See What These $17 Billion Outperformers Have Been Buying

It can pay to keep an eye on the big guys.

Feb 10, 2014 at 5:35PM

Every quarter, many money managers have to disclose what they've bought and sold via 13F filings. Their latest moves can shine a bright light on smart stock picks.

Today let's look at Westfield Capital Management, an investment advisor serving institutions and wealthy investors. It employs deep fundamental research as it seeks out stocks that are underloved by the market, and its largest fund, the Large Cap Growth Equity Fund, has outperformed its Russell 1000 Growth benchmark since inception in 1989. Better still, it's a 100% partner-owned organization, so its staff's interests are aligned with those of clients.

The company's reportable stock portfolio totaled $17.0 billion in value as of Dec. 31, 2013.

Interesting developments
So, what does Westfield's latest quarterly 13F filing tell us? Here are a few interesting details:

The biggest new holdings are Teva Pharmaceutical Industries and Tyco International. Other new holdings of interest include Dynavax Technologies Corporation (NASDAQ:DVAX) and Regions Financial Corporation (NYSE:RF). Dynavax shares are down some 46% over the past year. Its future might be bright if its adult hepatitis B vaccine Heplisav can overcome FDA safety concerns. Dynavax also has more formulations in its pipeline, tackling cancer, asthma, and more, though most are in early trial stages.

Southeast-focused regional bank Regions Financial emerged from the recent financial crisis in relatively good shape, having repaid its TARP obligation back in 2012. Its fourth quarter was a bit mixed, with earnings down from year-ago levels but full-year earnings up over the previous year and loans rising, as well. Bulls are hopeful about the bank's mobile ambitions and like its innovations, such as its "Regions Savings Secured Loan," a new fixed-rate installment loan responding to demand for (dangerous) payday loans. Regions Financial tripled its dividend in early 2013 and yields 1.2%.

Among holdings in which Westfield Capital Management increased its stake was Acadia Pharmaceuticals (NASDAQ:ACAD). Acadia has nearly quadrupled in value over the past year on high hopes for its pimavanserin drug, which treats psychosis in patients with Parkinson's disease. The company thinks the drug might be effective against psychosis related to Alzheimer's Disease and schizophrenia, as well. Bears worry about the richly valued company's negligible revenue, rising share count, and clinical trial costs. Many think the stock has gotten ahead of itself, especially because ultimate FDA approval for pimavanserin is not guaranteed.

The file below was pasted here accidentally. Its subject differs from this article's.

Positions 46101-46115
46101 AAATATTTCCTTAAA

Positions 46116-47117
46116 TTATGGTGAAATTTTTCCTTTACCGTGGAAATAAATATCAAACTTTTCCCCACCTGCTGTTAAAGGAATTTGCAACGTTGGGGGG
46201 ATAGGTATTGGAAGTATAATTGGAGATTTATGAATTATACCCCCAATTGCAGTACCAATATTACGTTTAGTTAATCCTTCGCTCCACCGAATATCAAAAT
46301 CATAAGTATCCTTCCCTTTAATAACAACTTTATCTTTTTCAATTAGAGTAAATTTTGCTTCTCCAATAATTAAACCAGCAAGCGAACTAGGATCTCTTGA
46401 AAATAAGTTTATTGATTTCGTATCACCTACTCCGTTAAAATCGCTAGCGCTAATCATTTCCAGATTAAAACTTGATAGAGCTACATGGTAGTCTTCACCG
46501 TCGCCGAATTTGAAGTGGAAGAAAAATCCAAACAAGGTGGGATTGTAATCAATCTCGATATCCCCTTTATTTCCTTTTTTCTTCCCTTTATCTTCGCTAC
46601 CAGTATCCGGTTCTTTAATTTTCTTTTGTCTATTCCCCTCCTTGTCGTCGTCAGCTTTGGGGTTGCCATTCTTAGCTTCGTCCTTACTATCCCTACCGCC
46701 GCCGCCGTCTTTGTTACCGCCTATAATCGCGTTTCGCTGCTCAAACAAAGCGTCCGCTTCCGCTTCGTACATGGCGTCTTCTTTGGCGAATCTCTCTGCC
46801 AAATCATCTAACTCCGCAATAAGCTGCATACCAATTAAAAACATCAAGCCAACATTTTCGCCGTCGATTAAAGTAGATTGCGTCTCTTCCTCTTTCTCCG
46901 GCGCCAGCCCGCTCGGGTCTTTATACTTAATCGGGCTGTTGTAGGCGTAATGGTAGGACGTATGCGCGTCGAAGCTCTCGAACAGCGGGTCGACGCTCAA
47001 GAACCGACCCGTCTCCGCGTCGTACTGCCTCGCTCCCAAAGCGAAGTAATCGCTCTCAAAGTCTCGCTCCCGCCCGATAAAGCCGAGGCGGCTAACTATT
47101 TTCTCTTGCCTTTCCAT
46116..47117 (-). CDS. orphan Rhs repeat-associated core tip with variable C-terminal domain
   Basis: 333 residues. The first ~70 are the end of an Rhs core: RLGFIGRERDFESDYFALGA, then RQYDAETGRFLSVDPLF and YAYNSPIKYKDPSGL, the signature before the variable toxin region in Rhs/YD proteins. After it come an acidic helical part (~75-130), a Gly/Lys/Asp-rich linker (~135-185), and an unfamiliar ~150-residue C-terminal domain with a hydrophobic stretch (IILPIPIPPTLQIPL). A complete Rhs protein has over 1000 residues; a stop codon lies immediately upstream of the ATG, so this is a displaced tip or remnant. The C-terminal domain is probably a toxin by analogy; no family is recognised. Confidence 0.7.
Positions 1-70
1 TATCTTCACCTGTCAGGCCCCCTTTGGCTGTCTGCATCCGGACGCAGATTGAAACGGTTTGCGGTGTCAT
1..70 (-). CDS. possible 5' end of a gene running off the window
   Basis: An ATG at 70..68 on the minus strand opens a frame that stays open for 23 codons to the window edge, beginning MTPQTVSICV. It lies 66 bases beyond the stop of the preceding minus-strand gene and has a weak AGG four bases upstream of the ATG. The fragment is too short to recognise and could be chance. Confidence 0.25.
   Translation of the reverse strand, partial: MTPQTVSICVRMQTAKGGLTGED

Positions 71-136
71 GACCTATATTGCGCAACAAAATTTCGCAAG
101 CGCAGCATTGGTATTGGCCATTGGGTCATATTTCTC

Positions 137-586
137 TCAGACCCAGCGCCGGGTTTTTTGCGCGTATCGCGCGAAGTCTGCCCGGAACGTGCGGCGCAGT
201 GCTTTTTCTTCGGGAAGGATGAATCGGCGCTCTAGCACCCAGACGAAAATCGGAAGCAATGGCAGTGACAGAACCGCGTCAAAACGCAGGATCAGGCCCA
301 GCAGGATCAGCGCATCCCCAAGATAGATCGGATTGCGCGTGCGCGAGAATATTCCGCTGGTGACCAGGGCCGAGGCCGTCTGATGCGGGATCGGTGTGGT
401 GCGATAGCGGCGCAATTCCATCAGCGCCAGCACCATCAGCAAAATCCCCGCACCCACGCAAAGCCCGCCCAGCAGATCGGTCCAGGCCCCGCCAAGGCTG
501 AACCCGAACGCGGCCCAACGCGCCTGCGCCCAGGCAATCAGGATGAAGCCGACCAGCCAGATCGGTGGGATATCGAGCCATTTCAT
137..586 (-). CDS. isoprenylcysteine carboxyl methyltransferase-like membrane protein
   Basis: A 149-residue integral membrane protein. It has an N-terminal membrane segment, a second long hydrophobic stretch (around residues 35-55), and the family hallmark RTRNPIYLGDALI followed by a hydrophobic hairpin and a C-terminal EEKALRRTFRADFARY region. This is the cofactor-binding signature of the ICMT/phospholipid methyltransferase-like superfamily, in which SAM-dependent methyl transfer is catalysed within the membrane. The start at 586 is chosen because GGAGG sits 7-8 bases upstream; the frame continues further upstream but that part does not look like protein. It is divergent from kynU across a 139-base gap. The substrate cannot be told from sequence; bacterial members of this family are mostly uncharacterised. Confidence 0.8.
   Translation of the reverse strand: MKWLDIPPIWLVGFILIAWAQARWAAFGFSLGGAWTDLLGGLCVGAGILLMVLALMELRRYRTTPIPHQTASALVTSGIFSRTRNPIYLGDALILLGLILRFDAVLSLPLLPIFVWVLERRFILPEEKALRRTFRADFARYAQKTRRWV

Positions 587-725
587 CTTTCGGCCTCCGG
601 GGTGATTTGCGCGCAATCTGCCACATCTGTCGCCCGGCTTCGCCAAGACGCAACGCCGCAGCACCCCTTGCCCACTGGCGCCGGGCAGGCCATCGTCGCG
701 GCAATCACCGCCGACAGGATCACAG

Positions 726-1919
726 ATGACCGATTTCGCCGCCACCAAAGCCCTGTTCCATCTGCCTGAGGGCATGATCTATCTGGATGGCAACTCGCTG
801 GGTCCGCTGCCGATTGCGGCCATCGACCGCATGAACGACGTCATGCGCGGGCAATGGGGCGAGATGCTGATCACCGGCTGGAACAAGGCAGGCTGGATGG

Westfield's biggest closed positions included Citrix Systems and Altera Corporation (NASDAQ:ALTR). Other closed positions of interest include Altria Group, (NYSE:MO). Programmable chipmaker Altera posted mixed fourth-quarter results, with revenue up 2% over year-ago levels, but earnings down. (Both numbers exceeded expectations, though.) Altera faces some tough competition and its profit margin has been pulling back. Still, some see its stock as appealing now, as the company could perform well in the long run, in part due to investments in the Chinese market. Altera stock yields 1.8%.

Domestic tobacco titan Altria sports a sizable dividend yield of 5.4% and its dividend has risen by about 8.5% annually, on average, over the past five years. Altria's future may not be as glorious as its past, due to rising taxes, regulations, competition from discount cigarettes, a shrinking smoker base, and even counterfeit cigarettes. Still, bulls point to its substantial free cash flow. They're hopeful about its move into electronic cigarettes -- one analyst even sees them eclipsing regular cigarettes within a decade -- but the FDA might regulate those, too. Altria's fourth-quarter results were disappointing, with Marlboro volume shrinking by 5.7% over year-earlier levels.